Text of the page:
Counting Glitters at Calinawan Cave

Wednesday, March 26, 2014


One of the downsides of having a full-time job is that you don't get to have the time to travel as much as you would want to. And if you do get the chance to go on an adventure, you would prefer to go somewhere not that far. Well, this adventure was exactly designed for such a dilemma. Specifically, for my Adventure Buddy For Life, Dennis, who's willing to work six days a week just so I could afford to put everything behind. (One of us needs to be the mature one, and it ain't going to be me.) :)

An hour (more or less) jeepney ride from my beloved hometown is Tanay, Rizal. Famous for its Hane Festival held in November, Tanay offers several things to do for time- and budget-constraint adventurers. Factor in the fact that it's easily accessible from Manila, fellow adventurers should not hesitate to come and visit this lakeside town.

Take Calinawan Cave, for example. Found in Sampaloc, these system of caves, discovered by one Milencio Piguing during the Spanish era, will surely captivate anyone who has no problem with dark, enclosed spaces. If you imagine caves as home to fantastical yet-to-be-discovered creatures and are not claustrophobic, then I highly recommend you unleash your inner spelunker and brave the hallowed halls of Calinawan Cave.


So it was a glorious Sunday, 16th of March, around eight in the morning, when our adventure began in the public market of Tanay. Here, we met our chauffeur-cum-tour guide-cum-photographer, Kuya Lester. We had rented his tricycle for the day, and he had explained that he'd be charging 50pesos/person/spot. We thought 600 pesos divided among the four of us was quite cheap so off we went to the 30-minute ride to our first destination.

The road to Calinawan Cave is, for the most part, bumpy. There were paved portions but it was nothing but dirt and rocks for the rest of the trip. Kuya Lester joked that residents of the unpaved areas did not vote for the incumbent politicians, ergo the lack of road works. While there may be some truth to this, he later explained that the roads cut through private properties. Apparently, the local government deemed it fitting to delegate the task of paving the roads to the owners of the lands. I'm no political expert but I find that rather shabby. But I digress.

Anyway, despite the bumpy, dusty and face-tearing ride, my fellow adventurers and I did not complain. When you get to have picture-perfect scenery like these, it's very difficult to be grumpy:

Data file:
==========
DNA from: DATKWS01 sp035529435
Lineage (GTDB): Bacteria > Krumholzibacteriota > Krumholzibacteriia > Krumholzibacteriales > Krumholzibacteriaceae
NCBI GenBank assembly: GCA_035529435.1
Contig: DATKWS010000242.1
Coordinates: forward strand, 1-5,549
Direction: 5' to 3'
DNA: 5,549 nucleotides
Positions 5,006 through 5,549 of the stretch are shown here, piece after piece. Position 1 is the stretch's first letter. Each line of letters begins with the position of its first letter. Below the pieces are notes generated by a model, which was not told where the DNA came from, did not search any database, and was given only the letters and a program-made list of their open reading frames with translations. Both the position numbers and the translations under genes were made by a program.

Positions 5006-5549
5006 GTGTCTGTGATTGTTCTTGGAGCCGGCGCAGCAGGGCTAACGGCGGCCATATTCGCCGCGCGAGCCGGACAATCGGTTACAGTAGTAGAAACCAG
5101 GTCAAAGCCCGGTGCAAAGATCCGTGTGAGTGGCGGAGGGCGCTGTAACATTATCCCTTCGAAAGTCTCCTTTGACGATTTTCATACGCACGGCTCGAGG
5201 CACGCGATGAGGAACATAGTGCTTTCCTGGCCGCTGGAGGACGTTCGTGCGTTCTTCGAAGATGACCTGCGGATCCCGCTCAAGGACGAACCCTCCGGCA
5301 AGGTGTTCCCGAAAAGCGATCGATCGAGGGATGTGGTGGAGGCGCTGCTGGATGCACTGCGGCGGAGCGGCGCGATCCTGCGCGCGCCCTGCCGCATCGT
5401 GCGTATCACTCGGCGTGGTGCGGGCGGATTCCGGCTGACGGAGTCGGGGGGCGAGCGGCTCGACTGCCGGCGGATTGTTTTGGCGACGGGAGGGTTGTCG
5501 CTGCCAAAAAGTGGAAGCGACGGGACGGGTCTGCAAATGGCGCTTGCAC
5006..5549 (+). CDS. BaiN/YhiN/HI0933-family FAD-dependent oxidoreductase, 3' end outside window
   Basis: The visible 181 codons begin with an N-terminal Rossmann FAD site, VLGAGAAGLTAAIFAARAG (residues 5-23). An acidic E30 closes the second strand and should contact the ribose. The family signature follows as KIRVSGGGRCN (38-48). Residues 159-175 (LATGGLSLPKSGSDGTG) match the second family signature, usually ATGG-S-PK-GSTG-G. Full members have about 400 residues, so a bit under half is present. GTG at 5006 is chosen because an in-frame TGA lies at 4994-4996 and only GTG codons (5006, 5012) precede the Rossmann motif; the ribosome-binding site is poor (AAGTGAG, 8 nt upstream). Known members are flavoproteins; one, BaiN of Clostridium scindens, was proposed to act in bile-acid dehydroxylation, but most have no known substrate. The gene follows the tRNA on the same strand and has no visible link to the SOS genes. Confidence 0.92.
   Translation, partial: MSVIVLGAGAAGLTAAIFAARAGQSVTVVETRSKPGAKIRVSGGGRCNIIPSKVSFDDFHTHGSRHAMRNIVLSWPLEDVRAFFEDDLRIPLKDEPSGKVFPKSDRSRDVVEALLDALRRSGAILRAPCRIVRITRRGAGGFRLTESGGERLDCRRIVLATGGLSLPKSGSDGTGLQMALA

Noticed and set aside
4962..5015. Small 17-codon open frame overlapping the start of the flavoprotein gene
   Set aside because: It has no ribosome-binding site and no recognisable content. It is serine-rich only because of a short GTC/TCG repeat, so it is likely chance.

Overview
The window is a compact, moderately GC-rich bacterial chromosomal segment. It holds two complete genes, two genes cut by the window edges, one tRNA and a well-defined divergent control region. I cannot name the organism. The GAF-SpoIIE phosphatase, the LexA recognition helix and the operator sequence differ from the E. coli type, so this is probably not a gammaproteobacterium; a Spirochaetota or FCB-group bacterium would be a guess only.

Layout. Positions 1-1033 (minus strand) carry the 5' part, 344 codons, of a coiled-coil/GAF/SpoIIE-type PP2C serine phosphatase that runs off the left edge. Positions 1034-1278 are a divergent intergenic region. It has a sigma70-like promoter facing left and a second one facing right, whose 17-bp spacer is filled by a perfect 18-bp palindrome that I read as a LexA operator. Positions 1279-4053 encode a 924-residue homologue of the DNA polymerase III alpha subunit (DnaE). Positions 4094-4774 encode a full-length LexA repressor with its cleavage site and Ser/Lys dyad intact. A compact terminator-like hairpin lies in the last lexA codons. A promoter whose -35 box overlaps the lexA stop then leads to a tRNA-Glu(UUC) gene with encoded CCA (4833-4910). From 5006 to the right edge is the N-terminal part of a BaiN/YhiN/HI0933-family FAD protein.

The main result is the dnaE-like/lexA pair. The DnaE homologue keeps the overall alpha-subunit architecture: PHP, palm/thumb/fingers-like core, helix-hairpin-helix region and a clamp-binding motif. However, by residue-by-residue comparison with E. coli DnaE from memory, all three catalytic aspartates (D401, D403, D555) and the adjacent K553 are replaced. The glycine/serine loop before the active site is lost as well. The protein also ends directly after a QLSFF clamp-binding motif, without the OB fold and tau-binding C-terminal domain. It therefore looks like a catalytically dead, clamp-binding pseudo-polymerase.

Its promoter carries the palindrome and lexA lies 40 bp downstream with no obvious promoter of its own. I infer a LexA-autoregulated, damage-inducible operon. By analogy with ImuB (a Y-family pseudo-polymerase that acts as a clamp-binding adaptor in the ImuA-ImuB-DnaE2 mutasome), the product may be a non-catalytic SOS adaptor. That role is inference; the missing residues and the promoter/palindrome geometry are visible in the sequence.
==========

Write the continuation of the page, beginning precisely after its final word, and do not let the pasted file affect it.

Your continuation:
At one point, we had a stop over on a bridge that overlooked what seemed to be a river bed devoid of water (see last two pictures above).

My fellow adventurers, French and Julius (aka Pareng Marty)
With my Adventure Buddy For Life
All together now!
After the brief photo op, we hopped back into the tricycle and continued traversing the rest of Sampaloc Road. A couple more minutes later, we've reached our destination:




The entrance fee to the cave is 50pesos/person plus a 100-peso tour guide fee. We paid an additional 100 pesos because we opted to explore up to the Level 4 of the cave (the initial 100 pesos was only for a guided tour of the 1st and 2nd level). Our tour guide was Ate Jana, a petite woman who really knows her cave stuff. And oh, Kuya Lester also went with us inside and served as our photographer. By the way, the tour guides here are all licensed and had undergone training from the local tourism office.

We initially had to wait out a few minutes before we went inside since there was another group who went in ahead of us. Upon entering the cave, the humid air outside was replaced by a cool breeze. Sunlight poured through the cave entrance and the small opening above. Ate Jana said that during high noon, the sun's rays are reflected on the cave floor. There were interesting rock formations, stalactites and stalagmites of all shapes and sizes. I couldn't help but take deep breaths. And not because I was trying to compensate for the decrease in oxygen but because, I have to be honest, I always had this fantasy of dressing up in a white gossamer dress and dwelling in a cave, like the diwatas, and I would call myself the "Tagabantay" (guardian). Hehe.